The annual ‘Salmon Run’ is now taking place

Want a front row seat to one of nature’s most amazing feats? Each fall the annual salmon migration – or salmon run – happens right here in Mississauga. As water temperatures start to cool, freshwater salmon begin their yearly trek from Lake Ontario up the Credit River to spawn. 

There are several great locations in Mississauga to check out this annual phenomenon.

  • Erindale Park: The City’s largest park offers extensive trails through ravines and open spaces giving you plenty of opportunities to get up close to the Credit River. 
  • Meadowvale Conservation Area: Located in the north part of the City, this natural oasis gives you a good opportunity to watch the migration from a pedestrian bridge overlooking the Credit River.
  • Riverwood:  This 150-acre park and urban oasis includes accessible trails and great views. The Credit River flows through the park’s western border offering excellent spots to watch the salmon run.

Each year, salmon in Lake Ontario return to the streams in which they were born (or stocked) to reproduce. Three types of salmon make their way to the Credit River in the fall.

Chinook salmon migrate once they reach maturity (between three and seven years) and typically die after spawning is complete. Chinook are native to the North Pacific Ocean and can grow up to 100 centimetres in length.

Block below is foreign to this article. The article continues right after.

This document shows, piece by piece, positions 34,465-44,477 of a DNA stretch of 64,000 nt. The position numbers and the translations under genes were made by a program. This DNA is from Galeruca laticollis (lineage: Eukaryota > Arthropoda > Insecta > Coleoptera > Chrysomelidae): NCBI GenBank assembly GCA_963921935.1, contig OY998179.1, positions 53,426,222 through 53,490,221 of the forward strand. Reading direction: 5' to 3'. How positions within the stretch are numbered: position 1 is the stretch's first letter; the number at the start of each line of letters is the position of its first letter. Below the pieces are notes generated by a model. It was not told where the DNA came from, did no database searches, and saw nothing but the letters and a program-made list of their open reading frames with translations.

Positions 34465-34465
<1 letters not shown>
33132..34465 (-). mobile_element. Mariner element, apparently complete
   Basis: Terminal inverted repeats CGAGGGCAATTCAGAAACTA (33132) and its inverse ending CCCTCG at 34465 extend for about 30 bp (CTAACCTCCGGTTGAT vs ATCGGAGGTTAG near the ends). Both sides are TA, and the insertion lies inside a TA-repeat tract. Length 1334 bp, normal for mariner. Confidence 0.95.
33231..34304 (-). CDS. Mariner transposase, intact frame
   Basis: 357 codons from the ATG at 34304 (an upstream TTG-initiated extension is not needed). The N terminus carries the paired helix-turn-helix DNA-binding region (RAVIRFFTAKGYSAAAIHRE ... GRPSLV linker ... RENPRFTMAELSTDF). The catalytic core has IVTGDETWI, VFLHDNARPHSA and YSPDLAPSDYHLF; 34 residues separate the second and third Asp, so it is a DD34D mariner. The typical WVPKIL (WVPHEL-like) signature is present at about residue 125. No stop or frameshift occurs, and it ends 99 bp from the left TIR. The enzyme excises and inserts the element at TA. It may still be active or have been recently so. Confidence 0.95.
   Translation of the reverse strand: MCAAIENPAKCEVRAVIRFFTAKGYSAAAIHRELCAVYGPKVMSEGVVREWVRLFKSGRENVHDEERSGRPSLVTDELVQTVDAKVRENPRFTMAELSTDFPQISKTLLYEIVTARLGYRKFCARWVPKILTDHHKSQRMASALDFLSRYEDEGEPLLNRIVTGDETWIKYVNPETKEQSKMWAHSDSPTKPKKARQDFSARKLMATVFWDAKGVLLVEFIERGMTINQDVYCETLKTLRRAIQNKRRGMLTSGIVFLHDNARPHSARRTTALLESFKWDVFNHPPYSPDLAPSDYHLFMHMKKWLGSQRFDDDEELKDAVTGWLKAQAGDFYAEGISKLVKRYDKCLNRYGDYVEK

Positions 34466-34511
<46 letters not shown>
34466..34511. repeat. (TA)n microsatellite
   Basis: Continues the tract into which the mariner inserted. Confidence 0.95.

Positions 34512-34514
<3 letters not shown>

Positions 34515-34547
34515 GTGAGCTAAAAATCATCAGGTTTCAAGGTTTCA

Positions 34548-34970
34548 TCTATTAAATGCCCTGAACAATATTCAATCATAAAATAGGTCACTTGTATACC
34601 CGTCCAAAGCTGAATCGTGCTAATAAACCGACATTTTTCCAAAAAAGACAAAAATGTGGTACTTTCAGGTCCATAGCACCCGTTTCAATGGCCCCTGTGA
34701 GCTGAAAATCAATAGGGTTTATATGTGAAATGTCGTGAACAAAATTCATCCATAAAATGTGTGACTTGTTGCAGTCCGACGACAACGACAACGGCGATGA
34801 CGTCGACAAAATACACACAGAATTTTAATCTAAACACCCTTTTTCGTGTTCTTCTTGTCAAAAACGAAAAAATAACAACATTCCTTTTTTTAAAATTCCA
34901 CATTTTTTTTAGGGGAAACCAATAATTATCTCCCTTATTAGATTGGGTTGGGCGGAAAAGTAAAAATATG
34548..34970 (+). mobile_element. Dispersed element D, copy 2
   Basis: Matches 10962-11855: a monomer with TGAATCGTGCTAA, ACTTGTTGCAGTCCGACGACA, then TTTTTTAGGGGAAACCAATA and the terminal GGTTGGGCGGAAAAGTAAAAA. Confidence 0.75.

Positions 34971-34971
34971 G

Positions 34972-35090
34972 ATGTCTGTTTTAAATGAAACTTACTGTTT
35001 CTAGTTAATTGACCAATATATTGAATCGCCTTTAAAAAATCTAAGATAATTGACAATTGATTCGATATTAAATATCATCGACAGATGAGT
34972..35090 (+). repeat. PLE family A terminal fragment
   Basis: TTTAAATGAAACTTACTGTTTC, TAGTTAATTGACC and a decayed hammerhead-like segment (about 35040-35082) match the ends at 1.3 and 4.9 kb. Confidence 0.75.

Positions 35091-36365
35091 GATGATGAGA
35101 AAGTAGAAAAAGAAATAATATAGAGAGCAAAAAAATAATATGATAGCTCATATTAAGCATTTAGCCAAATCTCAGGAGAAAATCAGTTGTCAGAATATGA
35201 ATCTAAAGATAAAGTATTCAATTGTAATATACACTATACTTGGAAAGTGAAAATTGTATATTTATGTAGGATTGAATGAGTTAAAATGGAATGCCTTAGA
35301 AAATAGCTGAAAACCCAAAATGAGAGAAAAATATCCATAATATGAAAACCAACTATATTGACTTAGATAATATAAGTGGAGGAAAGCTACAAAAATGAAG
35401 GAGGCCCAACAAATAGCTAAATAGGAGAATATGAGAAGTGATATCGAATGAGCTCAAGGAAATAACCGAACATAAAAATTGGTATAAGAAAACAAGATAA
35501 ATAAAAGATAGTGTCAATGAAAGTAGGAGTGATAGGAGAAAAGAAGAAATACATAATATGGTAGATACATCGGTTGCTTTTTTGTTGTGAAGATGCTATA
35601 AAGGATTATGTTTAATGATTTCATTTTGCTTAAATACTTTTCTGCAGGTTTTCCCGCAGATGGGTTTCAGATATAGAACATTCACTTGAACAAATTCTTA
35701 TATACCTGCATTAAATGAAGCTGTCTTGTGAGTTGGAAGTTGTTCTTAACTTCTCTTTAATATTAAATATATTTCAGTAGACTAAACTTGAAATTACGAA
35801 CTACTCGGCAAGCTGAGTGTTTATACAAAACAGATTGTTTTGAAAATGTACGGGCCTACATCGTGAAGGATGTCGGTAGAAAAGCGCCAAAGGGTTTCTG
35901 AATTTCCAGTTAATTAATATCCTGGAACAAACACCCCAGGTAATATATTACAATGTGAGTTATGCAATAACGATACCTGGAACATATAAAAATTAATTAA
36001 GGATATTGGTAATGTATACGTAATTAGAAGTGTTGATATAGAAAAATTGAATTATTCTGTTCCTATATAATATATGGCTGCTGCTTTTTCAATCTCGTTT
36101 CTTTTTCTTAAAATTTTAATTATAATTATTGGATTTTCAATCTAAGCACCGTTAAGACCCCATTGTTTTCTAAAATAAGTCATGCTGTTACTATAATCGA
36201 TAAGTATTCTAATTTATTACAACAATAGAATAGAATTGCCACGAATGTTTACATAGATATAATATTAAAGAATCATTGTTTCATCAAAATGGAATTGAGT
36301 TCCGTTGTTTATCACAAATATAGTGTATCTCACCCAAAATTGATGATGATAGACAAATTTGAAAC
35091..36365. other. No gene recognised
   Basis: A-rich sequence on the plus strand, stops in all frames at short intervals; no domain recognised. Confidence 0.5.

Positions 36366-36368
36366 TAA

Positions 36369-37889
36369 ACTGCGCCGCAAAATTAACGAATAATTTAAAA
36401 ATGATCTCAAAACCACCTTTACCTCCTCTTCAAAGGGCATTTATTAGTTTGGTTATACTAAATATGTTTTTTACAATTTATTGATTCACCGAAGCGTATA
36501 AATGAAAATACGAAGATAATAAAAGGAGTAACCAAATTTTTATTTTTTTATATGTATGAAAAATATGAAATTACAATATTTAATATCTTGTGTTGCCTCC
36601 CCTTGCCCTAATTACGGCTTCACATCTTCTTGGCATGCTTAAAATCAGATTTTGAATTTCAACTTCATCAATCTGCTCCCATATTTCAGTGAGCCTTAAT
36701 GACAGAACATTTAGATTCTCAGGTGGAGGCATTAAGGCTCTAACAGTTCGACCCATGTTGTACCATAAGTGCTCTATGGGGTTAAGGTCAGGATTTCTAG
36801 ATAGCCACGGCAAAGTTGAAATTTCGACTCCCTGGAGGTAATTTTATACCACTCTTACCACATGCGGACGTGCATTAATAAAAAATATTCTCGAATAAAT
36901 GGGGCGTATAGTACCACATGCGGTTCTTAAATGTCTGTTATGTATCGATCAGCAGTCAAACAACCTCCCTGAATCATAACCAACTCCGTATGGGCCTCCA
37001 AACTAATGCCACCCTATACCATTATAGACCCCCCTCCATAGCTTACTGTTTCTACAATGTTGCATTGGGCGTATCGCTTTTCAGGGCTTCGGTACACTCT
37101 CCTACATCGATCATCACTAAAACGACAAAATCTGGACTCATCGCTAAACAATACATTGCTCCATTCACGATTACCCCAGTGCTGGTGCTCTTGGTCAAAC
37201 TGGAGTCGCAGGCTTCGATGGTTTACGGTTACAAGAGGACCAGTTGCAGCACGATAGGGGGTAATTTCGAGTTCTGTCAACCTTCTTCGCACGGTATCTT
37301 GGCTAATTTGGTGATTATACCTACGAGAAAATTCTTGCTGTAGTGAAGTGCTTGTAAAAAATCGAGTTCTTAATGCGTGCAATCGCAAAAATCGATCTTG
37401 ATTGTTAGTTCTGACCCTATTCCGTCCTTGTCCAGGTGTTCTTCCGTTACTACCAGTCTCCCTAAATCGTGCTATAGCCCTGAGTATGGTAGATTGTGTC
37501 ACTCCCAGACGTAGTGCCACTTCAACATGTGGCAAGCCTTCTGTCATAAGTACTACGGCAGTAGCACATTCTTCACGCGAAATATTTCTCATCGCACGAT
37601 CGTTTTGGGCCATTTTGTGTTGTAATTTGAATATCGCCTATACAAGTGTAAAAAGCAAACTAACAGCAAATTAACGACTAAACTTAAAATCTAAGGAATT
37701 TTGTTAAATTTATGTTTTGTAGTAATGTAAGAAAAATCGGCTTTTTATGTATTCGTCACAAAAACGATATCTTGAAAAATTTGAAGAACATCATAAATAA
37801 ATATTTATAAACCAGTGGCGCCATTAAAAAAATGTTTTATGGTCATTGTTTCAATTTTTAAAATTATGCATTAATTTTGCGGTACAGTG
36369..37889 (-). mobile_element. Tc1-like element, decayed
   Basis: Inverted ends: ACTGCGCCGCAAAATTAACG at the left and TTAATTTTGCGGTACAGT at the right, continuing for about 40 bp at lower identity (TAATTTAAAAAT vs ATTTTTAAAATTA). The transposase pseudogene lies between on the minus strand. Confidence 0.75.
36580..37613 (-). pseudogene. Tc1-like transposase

Unlike Chinook salmon, the smaller Atlantic salmon species make their way back to Lake Ontario after their migration upstream. Atlantic salmon are native to Lake Ontario and the North Atlantic Ocean.

While smaller than the Chinook, Coho salmon are also native to the North Pacific Ocean and were introduced to the Great Lakes in the 1960s. Coho can grow up to 75 centimetres in length.

In the spring, offspring from all three species hatch and swim downstream. They make their home in Lake Ontario until it’s their time to migrate.

Salmon migration season is now underway. It peaks in early October and most fish have spawned by the end of the month.

Chinook Salmon in the Credit River near Streetsville

When you’re out and about, give salmon the best chance of survival by respecting their space. That includes steering clear of areas where salmon are swimming and along the riverbed where they lay and fertilize their eggs. Make sure you are also aware of all recreational fishing rules and regulations that apply for the Credit River (Fisheries Management Zone 16) during this important migration season.

Learn more about the Credit River Watershed by visiting the Credit Valley Conservation website at


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